A little while ago, I made a post talking about nannies and how challenging it is for working women to pay nanny taxes for a number of reasons. Let's not rehash that discussion.
Anyway, a couple of commenters said that I was "dumb" or "naive" for blogging about this because I could get caught for not paying my nanny taxes. Because obviously if you're writing a post about something, it must be something that affects you directly. If you're writing against the death penalty, you're probably on death row for murder.
But in any case, let's examine this assertion:
I have mentioned several times on this blog that I use full time daycare that costs me about 40K per year. If I were paying a nanny on top of that, I think I'd have to vomit in disgust. But say there's somehow some IRS agent reading my blog who thinks to himself, "Well, this person says she uses a daycare. But she wrote about nanny taxes, so I think she's lying and really using a nanny and skimping on taxes. I'm going to investigate this further."
However, I blog anonymously, so this IRS agent has to use their IRS powers in order to find out my identity. Then maybe they make further investigations and discover that I have been telling the truth about using full time daycare for many years. But, unsatisfied, this agent keeps digging, through the many states I've lived in through my kids' lives, certain that at some point, maybe for just a few months, I employed a nanny that I didn't pay taxes on. And, damn it, they will get me.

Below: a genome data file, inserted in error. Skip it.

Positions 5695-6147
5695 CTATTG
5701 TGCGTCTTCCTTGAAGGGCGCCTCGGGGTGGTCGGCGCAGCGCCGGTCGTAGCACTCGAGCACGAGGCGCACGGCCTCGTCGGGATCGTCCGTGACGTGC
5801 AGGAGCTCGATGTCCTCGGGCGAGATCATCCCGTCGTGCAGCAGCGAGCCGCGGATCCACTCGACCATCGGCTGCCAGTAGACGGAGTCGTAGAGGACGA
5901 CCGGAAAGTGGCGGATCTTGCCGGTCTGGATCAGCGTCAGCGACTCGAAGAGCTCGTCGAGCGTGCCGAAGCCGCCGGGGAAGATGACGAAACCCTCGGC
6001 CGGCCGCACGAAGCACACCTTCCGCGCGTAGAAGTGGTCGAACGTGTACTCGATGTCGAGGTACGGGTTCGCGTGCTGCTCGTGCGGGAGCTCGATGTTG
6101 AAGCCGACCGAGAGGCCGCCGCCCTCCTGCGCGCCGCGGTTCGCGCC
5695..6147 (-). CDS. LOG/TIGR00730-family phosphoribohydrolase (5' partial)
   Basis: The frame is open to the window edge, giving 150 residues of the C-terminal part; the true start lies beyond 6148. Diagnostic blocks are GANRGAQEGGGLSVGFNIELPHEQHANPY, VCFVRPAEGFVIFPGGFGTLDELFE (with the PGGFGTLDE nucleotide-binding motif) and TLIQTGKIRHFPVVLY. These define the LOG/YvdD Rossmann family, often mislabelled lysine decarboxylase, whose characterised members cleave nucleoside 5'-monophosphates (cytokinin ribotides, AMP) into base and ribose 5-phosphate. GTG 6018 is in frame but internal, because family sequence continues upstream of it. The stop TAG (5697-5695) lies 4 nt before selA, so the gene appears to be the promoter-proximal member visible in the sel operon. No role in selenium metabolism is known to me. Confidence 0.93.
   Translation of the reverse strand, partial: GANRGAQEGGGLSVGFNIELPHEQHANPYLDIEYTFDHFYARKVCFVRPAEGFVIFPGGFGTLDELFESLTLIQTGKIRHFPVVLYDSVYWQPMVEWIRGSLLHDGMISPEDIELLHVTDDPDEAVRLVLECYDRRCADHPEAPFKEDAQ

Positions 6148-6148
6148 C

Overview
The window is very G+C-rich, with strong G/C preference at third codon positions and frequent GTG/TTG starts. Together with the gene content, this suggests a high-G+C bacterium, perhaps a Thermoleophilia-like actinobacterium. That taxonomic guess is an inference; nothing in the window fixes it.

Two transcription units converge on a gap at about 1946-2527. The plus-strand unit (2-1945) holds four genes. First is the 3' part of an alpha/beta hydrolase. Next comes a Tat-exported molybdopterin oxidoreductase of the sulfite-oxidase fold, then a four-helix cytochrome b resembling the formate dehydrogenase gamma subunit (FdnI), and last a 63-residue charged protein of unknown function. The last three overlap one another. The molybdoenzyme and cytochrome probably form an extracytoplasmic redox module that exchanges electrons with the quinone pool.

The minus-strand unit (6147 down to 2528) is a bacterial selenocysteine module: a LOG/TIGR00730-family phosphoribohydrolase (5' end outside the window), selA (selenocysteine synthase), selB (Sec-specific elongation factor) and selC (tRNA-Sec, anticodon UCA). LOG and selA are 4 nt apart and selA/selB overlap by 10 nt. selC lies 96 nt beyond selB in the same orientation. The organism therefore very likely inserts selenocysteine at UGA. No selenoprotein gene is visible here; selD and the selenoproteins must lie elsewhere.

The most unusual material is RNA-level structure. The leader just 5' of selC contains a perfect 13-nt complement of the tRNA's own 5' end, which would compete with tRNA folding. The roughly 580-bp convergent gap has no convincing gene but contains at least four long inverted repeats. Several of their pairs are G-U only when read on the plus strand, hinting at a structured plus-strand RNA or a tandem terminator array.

If there is any IRS agent out there who would do all this, they probably deserve to be fired for wasting taxpayer money.
So no, I had no concerns about blogging about nanny taxes. Honestly, if I really did have a nanny I wasn't paying taxes on, I'd be more nervous about it. But I don't.
I am, in fact, super careful about what I blog about. In that vein, there are three things you will never see me blog about:
1) Any patient I've seen in the last three years. That's an extra layer of precaution that I take because I can. I privately journaled all through training so I have no shortage of stories about patients I saw long ago. Even if I said it just happened yesterday, I'm making that up. And on top of that, I change all the remotely identifying info. The chance of a patient recognizing himself is essentially zero.
2) Anything negative about a coworker. Really, anything about a coworker, but especially anything negative. That's a really dumb thing to do, and the way a lot of people have been "caught."
3) Anything negative about my daycare. Is my daycare perfect? No, of course not. But you won't hear a peep about it on this blog. Because the thought of a worker discovering the blog and treating my kids badly because of something I said doesn't seem out of the realm of possibility. There are people out there who have less anonymous blogs than mine and still complain about their childcare providers. Big mistake, in my opinion.
Even though I blog anonymously, I try to plan all my entries so that if everyone I know in the whole world saw it, I wouldn't feel ashamed or scared. To me, that's blogging smart.